The conductor Gergiev becomes head of the Moscow Bolshoi Theater. He is considered a confidant of President Putin. His predecessor Urin publicly spoke out against Putin’s war against Ukraine last year.
The internationally known conductor Valeri Gergiev, who is a friend of Kremlin leader Vladimir Putin, is taking over the management of the world-famous Bolshoi Theater in Moscow. Prime Minister Mikhail Mishustin announced in Moscow that the 70-year-old had been appointed general director of Russia’s largest state theater for a period of five years. Gergiev also directs the internationally renowned Mariinsky Theater in St. Petersburg, Putin’s hometown. Gergiev had previously said in response to reports about his possible appointment that he was already very busy and was not looking for more work.
Last year, Gergiev had to resign as chief conductor of the Munich Philharmonic because he had not distanced himself from Putin’s war against Ukraine. Other concert halls, orchestras and festivals around the world also ended their collaboration with the star conductor. He has not yet commented publicly on the Ukraine conflict. Gergiev now performs mainly in Russia; at the beginning of the year he also toured China.
Open letter against Putin’s war
The previous head of the Bolshoi Theater, Vladimir Urin, announced his resignation. “I’m saying goodbye today because today is my last day working at the Bolshoi Theater,” said the 76-year-old at a premiere party in front of the company, according to a video circulating on the Internet.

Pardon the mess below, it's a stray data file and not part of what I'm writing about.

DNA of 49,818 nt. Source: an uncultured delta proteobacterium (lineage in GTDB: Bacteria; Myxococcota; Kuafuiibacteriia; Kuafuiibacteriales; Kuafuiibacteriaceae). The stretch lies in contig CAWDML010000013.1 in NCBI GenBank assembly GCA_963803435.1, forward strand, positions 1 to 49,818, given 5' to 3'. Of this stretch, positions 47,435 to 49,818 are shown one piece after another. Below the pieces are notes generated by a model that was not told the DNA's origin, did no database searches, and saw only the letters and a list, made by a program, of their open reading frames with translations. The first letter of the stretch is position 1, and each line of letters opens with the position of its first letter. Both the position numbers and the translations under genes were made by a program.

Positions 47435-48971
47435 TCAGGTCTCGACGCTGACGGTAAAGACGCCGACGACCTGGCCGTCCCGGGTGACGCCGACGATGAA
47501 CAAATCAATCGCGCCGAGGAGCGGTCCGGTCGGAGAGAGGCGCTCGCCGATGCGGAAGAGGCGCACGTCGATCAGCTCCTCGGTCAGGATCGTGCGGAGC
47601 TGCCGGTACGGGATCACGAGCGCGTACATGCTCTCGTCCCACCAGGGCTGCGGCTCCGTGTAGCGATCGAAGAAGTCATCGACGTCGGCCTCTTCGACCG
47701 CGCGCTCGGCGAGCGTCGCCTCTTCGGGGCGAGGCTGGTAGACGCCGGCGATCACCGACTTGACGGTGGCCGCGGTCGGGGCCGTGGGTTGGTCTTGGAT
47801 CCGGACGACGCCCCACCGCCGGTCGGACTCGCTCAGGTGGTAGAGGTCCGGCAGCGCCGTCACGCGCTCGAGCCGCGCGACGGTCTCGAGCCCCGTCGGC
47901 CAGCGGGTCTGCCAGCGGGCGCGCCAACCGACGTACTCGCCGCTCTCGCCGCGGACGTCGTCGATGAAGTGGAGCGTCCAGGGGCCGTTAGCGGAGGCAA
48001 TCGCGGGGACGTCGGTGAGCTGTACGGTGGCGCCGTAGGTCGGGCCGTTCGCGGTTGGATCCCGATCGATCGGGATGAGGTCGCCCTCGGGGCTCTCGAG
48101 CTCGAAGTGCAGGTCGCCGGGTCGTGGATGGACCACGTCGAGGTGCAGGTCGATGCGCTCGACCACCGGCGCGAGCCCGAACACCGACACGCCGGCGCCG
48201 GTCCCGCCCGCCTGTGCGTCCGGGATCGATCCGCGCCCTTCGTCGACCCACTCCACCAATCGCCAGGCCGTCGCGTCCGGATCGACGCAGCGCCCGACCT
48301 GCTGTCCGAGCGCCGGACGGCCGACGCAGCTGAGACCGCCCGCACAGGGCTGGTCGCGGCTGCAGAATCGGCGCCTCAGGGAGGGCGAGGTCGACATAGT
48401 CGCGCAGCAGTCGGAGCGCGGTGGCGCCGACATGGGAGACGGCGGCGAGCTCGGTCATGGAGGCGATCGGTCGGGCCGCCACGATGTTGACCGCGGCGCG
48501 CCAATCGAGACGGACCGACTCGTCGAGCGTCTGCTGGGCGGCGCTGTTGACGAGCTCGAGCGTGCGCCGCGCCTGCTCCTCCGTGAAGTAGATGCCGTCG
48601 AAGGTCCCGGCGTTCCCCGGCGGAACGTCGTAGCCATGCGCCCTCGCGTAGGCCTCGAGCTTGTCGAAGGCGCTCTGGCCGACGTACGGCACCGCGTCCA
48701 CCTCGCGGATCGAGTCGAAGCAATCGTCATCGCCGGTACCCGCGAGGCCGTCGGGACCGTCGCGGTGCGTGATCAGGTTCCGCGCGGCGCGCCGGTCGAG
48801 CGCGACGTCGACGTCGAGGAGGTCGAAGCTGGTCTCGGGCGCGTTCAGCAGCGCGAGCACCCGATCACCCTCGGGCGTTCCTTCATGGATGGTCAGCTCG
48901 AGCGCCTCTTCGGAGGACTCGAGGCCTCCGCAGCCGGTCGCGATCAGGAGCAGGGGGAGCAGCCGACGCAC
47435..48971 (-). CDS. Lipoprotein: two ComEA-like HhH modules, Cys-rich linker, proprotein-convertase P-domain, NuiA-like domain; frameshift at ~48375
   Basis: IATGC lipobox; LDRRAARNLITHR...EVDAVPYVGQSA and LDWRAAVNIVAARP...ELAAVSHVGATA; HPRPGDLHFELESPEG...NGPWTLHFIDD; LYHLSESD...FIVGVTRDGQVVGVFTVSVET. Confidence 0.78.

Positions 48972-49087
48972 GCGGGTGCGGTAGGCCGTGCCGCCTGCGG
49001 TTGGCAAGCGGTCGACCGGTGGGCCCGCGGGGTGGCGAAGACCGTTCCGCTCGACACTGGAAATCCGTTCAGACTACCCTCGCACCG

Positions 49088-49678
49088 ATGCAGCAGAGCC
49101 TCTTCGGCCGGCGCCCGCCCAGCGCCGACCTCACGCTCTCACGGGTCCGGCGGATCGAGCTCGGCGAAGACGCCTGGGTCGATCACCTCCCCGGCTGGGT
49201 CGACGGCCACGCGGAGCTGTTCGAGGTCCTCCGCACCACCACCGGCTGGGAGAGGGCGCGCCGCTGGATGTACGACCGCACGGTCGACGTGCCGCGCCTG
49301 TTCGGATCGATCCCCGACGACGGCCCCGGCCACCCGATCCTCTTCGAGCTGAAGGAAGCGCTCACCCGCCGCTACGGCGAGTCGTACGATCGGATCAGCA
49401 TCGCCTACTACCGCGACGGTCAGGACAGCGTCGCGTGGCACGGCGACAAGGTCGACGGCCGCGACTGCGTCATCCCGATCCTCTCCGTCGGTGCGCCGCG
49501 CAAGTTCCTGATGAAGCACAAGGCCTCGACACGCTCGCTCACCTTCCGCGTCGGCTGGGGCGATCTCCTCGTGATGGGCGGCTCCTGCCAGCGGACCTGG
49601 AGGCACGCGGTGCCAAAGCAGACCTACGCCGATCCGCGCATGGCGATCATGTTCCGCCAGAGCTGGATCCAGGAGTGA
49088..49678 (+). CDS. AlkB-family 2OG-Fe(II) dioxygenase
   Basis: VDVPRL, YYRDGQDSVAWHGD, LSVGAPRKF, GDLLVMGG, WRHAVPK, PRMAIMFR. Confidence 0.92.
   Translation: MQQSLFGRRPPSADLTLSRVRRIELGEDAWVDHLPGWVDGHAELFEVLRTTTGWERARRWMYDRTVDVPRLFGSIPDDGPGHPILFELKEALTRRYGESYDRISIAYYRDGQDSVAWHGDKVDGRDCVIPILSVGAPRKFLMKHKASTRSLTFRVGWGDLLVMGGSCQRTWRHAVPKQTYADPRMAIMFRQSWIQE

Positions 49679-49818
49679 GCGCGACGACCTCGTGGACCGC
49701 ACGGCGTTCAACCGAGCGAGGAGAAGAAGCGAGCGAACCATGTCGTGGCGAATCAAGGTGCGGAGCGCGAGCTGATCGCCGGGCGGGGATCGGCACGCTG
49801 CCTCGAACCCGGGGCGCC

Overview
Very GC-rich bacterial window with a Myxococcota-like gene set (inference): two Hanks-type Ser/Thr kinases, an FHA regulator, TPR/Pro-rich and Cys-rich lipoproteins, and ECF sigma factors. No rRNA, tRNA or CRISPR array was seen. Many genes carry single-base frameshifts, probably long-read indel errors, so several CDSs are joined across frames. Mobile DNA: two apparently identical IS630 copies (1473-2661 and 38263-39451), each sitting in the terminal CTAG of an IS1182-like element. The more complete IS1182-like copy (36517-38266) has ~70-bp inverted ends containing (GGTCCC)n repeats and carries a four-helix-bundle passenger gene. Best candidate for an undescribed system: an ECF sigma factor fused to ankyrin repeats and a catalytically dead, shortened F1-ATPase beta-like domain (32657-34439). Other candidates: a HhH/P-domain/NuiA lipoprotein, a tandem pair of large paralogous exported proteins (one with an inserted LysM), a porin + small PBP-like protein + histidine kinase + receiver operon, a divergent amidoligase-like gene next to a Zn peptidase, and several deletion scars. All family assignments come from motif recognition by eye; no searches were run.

Last year, Urin and other cultural workers spoke out against the war in Ukraine in an open letter – two days after the war began. However, he was previously considered a supporter of the Kremlin. The media recently reported that Putin himself had insisted on Urin’s dismissal. Officially it was said that Urin himself had asked to be fired. He had led the theater with the largest ballet company in the world and the internationally renowned opera and concert divisions since 2013. His contract would have been valid until 2027.
Because of the war and the resulting Western sanctions, many Bolshoi artists ended their involvement with the theater of their own volition or by force.
Björn Blaschke, ARD Moscow, tagesschau, December 1st, 2023 4:41 p.m